Support groups for mental illness can be a very effective tool in treating mental illness. Mental illness affects nearly sixty five million Americans today from children to adults. This problem is fast becoming an epidemic that psychiatrists and psychologists alike scramble to identify and treat. Yet this figure in reality barely scratches the surface in regards to actual numbers of those suffering from one form of mental illness or another.
A whopping sixty five million Americans suffer from mental illness today, yet only a small fraction ever receives treatment. This is due largely to the social stigma attached to mental illness. Society as a whole is still not ready to accept those that are mentally ill into the folds of their bosom, and it is doubtful this will change in the near future. The social stigma of the mentally ill being crazy, untrustworthy, and dangerous may be true for a very small number in this population but it is hardly the rule.
Mental illness encompasses a wide variety of disorders from depression, bipolar disorder, ADHD, histrionics, Posttraumatic stress disorder, and anxiety to schizophrenia and psychosis. Because of the fear of being discovered and avoided because they are 'mentally unstable' many suffer from their disorder in painful silence. Silence may be golden but for those who suffer from these disorders in silence it is deafening!
There are several therapies to help treat mental illness, each of which has shown significant benefits. Cognitive behavioral therapy is a talk therapy that guides the patient toward identifying behaviors and attitudes that once recognized can be changed. This therapy is effective in treating about half of all patients who choose this therapy.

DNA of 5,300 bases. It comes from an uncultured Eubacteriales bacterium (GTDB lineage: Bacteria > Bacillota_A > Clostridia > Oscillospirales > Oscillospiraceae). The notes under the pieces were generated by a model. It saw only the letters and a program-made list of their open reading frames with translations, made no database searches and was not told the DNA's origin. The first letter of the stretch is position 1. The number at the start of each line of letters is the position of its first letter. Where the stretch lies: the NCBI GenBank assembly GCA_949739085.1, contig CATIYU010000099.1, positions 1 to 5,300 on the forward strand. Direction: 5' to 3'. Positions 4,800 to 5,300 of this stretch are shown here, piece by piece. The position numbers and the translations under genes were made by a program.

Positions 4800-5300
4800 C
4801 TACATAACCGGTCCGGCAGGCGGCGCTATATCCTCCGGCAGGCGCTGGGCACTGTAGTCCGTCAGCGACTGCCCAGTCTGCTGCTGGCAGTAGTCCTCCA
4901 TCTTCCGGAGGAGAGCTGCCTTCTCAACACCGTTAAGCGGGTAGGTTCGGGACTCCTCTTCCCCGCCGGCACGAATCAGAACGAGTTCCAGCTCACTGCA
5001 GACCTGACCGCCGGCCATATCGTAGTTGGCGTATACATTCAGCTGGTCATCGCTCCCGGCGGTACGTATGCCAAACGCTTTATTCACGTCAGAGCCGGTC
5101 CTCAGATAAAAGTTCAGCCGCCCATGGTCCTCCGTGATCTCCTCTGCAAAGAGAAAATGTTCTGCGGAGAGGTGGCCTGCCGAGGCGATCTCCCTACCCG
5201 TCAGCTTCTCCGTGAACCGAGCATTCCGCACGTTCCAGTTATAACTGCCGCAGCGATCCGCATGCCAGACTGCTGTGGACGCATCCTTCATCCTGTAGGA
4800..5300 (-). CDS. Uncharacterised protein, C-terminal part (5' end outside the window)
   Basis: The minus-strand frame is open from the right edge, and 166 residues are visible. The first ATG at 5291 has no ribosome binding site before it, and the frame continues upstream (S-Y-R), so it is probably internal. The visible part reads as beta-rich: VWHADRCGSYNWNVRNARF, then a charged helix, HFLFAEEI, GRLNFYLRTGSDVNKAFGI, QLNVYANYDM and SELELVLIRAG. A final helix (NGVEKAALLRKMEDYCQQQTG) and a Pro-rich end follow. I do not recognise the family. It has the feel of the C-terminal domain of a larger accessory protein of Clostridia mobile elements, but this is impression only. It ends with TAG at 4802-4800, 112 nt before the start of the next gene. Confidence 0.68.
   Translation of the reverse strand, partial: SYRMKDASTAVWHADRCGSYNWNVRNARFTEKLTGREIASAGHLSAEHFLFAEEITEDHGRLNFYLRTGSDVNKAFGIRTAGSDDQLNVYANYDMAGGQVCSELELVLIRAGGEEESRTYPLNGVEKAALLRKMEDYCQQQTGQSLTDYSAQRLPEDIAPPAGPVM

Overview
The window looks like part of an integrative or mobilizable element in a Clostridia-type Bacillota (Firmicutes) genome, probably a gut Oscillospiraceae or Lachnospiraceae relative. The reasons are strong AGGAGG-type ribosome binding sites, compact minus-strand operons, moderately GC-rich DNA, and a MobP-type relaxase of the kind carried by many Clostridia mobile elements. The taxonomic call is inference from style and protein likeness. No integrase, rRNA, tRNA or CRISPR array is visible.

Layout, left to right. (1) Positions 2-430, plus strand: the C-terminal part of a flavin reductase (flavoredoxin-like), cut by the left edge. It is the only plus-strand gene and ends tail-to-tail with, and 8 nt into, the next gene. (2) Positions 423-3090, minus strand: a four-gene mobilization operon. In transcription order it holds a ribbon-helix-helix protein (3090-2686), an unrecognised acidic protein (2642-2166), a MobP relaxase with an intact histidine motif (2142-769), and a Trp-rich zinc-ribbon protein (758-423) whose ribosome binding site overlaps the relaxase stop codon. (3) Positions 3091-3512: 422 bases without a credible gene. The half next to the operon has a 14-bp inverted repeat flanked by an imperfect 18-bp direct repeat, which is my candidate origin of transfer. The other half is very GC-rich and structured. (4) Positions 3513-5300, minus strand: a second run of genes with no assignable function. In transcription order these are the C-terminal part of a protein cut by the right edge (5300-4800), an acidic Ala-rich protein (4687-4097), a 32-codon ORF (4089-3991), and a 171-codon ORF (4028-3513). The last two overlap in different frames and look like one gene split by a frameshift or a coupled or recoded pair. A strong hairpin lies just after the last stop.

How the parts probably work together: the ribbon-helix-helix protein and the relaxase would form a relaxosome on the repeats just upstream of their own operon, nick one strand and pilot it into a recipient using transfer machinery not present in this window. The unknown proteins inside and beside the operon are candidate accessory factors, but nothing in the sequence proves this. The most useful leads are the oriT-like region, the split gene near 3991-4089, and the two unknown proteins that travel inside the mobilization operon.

Medication therapy is yet another treatment option for the mentally ill. Medications are an excellent tool to utilize to help alleviate some of the symptoms of mental illness. When disturbing symptoms or thought patterns are calmed then redirecting the personís thoughts and behaviors can have an immense effect on helping the person reenter society without the bizarre behaviors they once displayed.
Another very lucrative treatment option for those suffering from a mental illness is support groups. Support groups create a safe environment where the person can meet like peers, discuss concerns, or just listen to advice from the group leader and their peers. Additionally, support groups allow for the interactions and the meeting of new people who may very well have the same or similar mental illness you have.
Lastly, once the person has become comfortable in the group they find themselves looking forward to the weekly meetings. Support groups for mental illness can make a person feel more comfortable than they might otherwise with their counselor because of the confidentiality pact of all the members. Group members and the group leader all pledge their oath to confidentiality and the privacy of the group members.
What this means is that anything you say in the group cannot be discussed with anyone outside the group. This is true for a person's therapist. Even if your therapist were to ask for a written report of the discussions that took place in a meeting they would not get it. Most groups do not keep a written log of group discussions for this very reason. In fact, they only way a group leader might be allowed to notify the persons counselor or law enforcement is if the person indicated they were a danger to themselves or others.